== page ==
Energy efficiency indices (ODEX) can be defined as a ratio between the actual energy consumption of the sector in year t and the sum of the implied energy consumption from each underlying sub-sector/ end use in year t (based on the unit consumption of the sub-sector with a moving reference year. The evaluation of energy savings in household is carried out at the level of three end uses (heating, water heating and cooking) and five large appliances (refrigerators, freezers, washing machines, dishwashers and TVs). For each end use, the following indicators are used to measure efficiency progress: heating — unit consumption per m2 per dwelling equivalent to central heating at normal climate; water heating — unit consumption per dwelling with water heating; and cooking — unit consumption per dwelling. The average energy consumption per m2 per dwelling equivalent to central heating is used to leave out the impact of the diffusion of central heating. The effect of (heating) behaviour was estimated by assuming that technical progress cannot be reversed. Odyssee index: see http://www.odyssee-indicators.org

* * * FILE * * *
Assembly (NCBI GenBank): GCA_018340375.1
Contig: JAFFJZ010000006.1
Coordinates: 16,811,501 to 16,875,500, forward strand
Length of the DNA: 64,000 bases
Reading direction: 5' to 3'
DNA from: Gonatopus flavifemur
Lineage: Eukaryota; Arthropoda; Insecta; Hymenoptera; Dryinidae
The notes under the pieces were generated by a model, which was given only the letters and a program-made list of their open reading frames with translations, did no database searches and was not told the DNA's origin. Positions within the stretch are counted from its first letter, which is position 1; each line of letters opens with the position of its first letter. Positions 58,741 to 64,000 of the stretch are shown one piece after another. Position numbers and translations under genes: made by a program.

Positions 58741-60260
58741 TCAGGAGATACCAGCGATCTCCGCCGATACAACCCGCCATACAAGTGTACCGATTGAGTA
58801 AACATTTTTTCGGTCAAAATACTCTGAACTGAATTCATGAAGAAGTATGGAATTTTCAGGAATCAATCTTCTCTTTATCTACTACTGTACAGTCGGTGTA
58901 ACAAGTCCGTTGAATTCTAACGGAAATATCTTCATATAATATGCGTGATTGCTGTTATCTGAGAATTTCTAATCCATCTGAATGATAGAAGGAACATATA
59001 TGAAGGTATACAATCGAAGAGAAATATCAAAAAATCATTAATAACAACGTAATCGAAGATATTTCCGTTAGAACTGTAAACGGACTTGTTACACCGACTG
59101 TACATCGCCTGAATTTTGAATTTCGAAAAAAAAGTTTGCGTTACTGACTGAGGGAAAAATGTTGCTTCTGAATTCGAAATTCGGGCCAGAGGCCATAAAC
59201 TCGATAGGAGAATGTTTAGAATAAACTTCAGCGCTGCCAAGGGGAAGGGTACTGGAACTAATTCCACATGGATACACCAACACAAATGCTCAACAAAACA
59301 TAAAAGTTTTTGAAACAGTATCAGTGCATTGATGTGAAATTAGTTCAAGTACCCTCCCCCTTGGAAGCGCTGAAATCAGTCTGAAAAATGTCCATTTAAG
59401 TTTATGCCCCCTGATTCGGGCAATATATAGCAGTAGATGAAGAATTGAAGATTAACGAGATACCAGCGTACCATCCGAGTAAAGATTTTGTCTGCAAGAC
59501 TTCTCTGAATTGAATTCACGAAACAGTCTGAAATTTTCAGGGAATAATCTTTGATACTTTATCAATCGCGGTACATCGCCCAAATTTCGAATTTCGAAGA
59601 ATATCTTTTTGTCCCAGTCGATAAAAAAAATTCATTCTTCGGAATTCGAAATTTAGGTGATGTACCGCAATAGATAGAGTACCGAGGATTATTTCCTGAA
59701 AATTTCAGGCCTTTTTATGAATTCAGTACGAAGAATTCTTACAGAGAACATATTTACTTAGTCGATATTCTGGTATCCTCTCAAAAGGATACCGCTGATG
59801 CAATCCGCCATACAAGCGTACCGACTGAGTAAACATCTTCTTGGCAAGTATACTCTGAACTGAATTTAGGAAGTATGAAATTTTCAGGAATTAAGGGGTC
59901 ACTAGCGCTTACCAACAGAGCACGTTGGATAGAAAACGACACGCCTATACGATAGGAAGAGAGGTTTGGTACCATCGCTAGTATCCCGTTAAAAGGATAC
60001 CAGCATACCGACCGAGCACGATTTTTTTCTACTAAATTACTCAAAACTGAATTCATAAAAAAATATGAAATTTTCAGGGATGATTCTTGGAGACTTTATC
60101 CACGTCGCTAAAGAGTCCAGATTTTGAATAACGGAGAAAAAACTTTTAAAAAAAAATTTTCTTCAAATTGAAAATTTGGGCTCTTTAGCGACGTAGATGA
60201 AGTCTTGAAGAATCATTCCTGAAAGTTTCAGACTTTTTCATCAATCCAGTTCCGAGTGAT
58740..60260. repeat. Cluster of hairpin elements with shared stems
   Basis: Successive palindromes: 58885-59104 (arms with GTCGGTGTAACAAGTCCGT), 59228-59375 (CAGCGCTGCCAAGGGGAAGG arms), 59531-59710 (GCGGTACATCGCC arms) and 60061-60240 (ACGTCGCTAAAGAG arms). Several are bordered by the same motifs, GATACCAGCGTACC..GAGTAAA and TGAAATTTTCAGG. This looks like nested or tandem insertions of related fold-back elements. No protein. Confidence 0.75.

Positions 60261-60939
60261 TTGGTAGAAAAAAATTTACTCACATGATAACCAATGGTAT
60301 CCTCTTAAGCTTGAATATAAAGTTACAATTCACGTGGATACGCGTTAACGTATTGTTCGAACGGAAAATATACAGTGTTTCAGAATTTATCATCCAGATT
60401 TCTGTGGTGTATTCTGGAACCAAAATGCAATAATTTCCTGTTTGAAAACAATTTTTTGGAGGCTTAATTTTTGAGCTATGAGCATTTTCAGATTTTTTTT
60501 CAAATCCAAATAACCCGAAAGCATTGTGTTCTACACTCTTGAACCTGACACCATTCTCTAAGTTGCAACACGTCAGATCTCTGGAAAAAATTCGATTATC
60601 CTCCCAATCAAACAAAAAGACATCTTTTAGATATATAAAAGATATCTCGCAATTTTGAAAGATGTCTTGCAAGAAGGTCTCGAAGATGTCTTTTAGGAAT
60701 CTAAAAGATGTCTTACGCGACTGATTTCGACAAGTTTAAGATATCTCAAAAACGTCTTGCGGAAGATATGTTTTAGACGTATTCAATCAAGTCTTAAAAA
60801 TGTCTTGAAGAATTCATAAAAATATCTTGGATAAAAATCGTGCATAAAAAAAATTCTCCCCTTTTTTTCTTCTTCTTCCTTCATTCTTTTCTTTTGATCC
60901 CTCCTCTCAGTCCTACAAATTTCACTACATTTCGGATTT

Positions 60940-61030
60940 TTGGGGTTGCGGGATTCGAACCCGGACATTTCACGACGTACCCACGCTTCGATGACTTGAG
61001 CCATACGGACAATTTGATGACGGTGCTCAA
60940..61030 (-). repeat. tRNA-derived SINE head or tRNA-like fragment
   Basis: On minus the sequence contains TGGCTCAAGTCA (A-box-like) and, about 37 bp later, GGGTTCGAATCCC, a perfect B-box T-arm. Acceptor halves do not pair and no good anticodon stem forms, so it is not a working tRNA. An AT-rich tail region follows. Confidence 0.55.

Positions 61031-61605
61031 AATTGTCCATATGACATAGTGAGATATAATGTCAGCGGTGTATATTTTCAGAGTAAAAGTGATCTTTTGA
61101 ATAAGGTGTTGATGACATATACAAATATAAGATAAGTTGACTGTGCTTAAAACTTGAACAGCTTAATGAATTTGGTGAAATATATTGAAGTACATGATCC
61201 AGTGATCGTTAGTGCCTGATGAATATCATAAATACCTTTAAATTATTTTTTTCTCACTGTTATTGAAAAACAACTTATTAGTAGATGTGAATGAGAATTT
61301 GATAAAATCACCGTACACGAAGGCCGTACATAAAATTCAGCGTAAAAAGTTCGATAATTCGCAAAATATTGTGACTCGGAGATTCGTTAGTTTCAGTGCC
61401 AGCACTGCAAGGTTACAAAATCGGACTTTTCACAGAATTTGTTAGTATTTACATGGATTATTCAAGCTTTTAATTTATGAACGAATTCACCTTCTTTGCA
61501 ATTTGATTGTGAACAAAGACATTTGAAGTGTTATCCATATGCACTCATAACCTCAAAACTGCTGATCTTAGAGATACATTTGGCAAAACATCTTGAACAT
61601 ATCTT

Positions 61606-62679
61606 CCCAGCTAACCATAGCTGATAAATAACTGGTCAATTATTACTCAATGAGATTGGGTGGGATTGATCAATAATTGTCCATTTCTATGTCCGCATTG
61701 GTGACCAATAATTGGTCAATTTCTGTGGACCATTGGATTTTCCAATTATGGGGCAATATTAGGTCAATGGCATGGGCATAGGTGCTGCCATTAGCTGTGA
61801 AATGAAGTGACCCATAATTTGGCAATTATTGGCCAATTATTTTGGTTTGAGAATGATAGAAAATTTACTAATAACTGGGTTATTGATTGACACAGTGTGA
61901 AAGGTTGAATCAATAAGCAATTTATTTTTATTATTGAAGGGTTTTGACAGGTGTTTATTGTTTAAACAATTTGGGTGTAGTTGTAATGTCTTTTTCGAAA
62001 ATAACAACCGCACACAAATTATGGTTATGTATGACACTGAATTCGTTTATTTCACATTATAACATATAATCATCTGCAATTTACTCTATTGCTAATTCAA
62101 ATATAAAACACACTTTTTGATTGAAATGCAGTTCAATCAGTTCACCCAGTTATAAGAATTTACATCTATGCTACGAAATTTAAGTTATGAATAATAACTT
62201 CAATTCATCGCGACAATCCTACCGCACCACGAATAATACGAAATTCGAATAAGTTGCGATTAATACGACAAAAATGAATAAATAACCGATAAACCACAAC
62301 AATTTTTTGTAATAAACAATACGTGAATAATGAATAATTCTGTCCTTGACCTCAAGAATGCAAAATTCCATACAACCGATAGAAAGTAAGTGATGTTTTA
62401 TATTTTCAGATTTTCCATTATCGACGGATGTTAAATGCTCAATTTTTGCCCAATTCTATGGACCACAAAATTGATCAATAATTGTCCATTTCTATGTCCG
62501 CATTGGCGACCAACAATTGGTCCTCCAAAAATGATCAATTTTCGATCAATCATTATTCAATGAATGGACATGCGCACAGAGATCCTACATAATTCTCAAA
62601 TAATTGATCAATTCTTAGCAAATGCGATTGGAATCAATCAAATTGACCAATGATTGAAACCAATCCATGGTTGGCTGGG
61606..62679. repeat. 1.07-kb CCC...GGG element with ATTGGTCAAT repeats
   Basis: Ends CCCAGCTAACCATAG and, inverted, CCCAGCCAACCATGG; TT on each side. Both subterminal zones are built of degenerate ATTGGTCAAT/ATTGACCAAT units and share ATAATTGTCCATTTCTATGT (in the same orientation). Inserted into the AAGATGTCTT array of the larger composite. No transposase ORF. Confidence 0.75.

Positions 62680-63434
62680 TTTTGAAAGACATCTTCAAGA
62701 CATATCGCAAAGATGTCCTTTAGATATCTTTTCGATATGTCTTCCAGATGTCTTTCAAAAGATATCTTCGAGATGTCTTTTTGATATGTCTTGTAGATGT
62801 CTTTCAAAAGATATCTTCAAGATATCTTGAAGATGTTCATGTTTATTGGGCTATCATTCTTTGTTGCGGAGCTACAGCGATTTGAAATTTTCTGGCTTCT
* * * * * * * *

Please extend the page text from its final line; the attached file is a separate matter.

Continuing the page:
Change in households final energy consumption per person: (final energy consumption per country2007 /population per country2007) / (final energy consumption per country1990 /population per country1990) – 1

Energy consumption by end use per dwelling: final energy consumption per country / number of dwellings per country.   

Energy consumption per m2 for space heating : final energy consumption for space heating / (number of dwelling * dwelling size)

Energy consumption per dwelling or m2 at normal  climate: sum of heating consumption at normal climate and the non heating consumption/ number of dwellings 

Heating consumption per dwelling at normal  climate : energy consumption * HDDn/HDD with HDD: observed  Heating Degree Days in   current year and HDDn number of degree days for a normal year (long-term average degree days over last 30 years; source Eurostat); number of degree days by country population weighted

CO2 emissions space heating per m2, climate corrected: CO2 emissions from space heating per dwelling climate corrected / average  floor area of dwellings

 

Methodology for gap filling